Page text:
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Discover the world epicentre of tropical luxury with this extract from Lonely Planet’s Maldives guidebook, 7th edition by Tom Masters.

GETTING STARTED

A country jealously guarding its cultural heritage and fragile ecology from the onslaughts of Western consumerism, the Maldives is almost exclusively a place for the package tourist. Despite most independent travellers’ worst fears, coming on a package offers the best value for money, the easiest organisation and generally promotes preferential treatment – this is the way the Maldives is set up and everyone from the government to the resorts prefers you to travel this way. Fully independent travellers (FITs) are a rare species but, with good planning and some decent financial lubrication, this is an equally possible way to travel. However you arrive, you’ll find the same astonishing white beaches, surreally blue water and good service.

WHEN TO GO

The Maldives specialises in winter sun for Europeans, making high season December to April, when the islands enjoy the dry monsoon with little rain and lower humidity while Europe shivers. February to April is the hottest period. Mid-December to early January comes at even more of a premium due to Christmas and New Year and prices are even higher. Easter and the August holidays also attract peak prices at most resorts.

From May to November is the period when storms and rain are more likely. It’s still warm, but skies can be cloudy and the humidity is higher. This is the low season, with fewer people and lower prices, with the exception of August.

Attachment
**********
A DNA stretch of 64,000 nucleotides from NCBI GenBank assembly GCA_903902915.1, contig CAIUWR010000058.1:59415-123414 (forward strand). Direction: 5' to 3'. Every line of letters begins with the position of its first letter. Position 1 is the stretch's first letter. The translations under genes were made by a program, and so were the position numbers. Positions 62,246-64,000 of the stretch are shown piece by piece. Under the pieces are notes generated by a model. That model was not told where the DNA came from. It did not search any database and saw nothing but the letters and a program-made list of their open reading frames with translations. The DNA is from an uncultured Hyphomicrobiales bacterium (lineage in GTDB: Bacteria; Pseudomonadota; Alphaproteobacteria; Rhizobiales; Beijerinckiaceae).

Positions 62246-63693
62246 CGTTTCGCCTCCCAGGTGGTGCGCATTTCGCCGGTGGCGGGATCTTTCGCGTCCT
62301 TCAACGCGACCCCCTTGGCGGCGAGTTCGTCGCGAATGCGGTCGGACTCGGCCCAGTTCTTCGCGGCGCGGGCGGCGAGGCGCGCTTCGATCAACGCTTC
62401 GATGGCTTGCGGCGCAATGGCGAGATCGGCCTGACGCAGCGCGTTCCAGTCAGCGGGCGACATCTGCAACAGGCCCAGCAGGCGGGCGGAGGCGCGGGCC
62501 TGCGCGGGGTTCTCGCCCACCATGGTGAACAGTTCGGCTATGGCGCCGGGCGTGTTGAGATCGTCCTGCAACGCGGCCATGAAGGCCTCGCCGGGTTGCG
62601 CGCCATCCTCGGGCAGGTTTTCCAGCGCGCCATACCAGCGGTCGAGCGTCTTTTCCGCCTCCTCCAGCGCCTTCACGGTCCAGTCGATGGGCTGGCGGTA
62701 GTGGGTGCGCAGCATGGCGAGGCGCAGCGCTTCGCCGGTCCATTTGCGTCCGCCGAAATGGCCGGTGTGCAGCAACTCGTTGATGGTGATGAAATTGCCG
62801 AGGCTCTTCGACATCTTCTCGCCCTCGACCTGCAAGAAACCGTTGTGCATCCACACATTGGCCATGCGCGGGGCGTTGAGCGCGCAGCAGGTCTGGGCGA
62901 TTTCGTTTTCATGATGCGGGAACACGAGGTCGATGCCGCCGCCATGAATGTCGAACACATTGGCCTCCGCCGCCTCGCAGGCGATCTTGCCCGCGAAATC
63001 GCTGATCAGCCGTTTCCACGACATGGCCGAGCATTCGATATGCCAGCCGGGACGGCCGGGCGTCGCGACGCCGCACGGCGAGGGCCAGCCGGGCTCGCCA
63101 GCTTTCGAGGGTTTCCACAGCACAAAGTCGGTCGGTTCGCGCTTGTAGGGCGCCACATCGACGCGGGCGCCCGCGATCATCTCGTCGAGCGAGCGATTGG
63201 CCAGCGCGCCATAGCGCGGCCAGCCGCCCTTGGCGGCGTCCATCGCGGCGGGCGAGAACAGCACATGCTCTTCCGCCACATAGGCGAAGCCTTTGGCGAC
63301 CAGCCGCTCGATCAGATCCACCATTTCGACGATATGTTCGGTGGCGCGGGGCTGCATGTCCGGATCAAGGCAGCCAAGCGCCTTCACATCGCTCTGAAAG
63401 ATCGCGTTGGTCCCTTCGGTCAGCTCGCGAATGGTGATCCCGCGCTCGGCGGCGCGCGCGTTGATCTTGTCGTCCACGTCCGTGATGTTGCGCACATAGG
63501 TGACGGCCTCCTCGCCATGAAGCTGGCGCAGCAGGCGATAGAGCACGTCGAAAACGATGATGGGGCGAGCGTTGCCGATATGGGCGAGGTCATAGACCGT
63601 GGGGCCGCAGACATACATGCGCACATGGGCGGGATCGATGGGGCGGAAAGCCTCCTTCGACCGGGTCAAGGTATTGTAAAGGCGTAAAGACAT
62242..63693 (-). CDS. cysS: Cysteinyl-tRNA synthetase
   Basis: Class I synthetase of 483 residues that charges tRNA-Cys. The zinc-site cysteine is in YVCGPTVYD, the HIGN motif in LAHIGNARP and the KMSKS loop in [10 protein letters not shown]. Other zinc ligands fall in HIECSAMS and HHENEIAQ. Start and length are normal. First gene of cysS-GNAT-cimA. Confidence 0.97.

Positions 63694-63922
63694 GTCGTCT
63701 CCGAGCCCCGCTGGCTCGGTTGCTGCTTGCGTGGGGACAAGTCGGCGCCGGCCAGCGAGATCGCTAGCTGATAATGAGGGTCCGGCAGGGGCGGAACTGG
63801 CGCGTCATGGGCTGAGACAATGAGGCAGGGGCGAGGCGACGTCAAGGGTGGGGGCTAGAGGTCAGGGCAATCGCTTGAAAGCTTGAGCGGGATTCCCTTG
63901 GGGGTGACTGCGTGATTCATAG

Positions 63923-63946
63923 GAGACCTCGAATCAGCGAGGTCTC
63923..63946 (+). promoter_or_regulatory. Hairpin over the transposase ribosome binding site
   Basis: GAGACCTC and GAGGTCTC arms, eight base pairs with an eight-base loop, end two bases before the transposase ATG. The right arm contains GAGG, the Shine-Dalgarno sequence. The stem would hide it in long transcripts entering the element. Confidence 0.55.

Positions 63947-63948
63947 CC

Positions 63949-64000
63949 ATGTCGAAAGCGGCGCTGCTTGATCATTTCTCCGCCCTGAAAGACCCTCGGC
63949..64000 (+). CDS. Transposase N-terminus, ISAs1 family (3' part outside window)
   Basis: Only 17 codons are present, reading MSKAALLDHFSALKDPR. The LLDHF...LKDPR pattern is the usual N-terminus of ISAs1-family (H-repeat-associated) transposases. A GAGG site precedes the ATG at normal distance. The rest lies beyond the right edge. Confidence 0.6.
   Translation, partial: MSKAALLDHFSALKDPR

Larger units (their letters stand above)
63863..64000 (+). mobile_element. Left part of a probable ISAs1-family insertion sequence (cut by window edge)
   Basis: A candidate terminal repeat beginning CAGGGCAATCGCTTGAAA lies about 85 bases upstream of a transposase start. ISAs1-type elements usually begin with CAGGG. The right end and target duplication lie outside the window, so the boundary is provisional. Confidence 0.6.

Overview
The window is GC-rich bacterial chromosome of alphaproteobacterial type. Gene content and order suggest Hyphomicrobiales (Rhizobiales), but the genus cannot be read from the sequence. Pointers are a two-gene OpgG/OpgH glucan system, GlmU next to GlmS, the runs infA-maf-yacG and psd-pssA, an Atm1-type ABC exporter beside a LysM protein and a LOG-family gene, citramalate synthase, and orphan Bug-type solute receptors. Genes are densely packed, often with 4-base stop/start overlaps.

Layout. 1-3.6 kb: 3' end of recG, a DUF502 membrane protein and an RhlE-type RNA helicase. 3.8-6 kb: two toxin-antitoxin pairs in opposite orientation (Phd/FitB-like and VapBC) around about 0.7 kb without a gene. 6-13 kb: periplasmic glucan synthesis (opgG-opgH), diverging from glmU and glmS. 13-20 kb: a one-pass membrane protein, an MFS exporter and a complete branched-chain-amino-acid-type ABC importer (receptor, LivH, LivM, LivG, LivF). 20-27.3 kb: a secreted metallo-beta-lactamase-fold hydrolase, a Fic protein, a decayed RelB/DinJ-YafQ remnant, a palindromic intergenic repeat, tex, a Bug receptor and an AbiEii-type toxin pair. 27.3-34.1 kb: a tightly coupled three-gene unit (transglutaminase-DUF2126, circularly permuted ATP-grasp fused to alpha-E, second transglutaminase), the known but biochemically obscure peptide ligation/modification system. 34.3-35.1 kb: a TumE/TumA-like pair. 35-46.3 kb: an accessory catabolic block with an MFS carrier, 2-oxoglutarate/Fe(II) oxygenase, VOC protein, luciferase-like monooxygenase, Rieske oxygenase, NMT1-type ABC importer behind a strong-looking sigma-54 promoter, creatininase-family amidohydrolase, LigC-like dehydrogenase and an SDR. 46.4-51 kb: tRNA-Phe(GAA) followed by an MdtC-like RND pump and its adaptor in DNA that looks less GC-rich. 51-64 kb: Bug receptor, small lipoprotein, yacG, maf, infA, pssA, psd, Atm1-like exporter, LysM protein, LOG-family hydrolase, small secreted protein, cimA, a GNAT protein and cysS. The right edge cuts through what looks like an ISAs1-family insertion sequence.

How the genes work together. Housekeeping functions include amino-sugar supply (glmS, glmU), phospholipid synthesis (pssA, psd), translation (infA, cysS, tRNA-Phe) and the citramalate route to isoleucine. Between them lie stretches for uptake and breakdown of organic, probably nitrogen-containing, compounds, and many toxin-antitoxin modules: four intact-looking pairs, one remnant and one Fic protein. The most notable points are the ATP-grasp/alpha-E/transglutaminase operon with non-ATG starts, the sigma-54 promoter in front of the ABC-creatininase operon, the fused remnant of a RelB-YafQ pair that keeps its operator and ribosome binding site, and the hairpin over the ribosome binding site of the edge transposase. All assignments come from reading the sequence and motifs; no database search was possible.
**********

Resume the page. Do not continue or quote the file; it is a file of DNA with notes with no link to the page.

Diving is good year-round, although a basic rule is that life on the reef is more varied and visibility better on the western side of any atoll from May to November and from the eastern side of any atoll December to April. This means you’d be wise to choose your resort accordingly.

COSTS & MONEY

The Maldives is no cheap destination – you’ll hardly see a backpack the entire time you’re here (and if you do it will most likely be being carried for someone by a member of resort staff). This is partly by design: the Gayoom government preferred it this way, maximising revenue while keeping out the stoned hippies who so outraged local conservative values when they began to trickle through in the 1970s.

However, since the change of government in 2008 there has been talk of opening the country up to budget travellers and even building hotels on inhabited islands. For now, though, this is all very academic as even the folk here on budget packages are fairly well-heeled, and don’t fool yourself – even if you do get a cheap flight and accommodation deal, unless it’s full board you’ll spend almost as much again on food and drink during your stay.

This is an edited extract from Lonely Planet’s Maldives guidebook 7th edition by Tom Masters © Lonely Planet Publications, 2009

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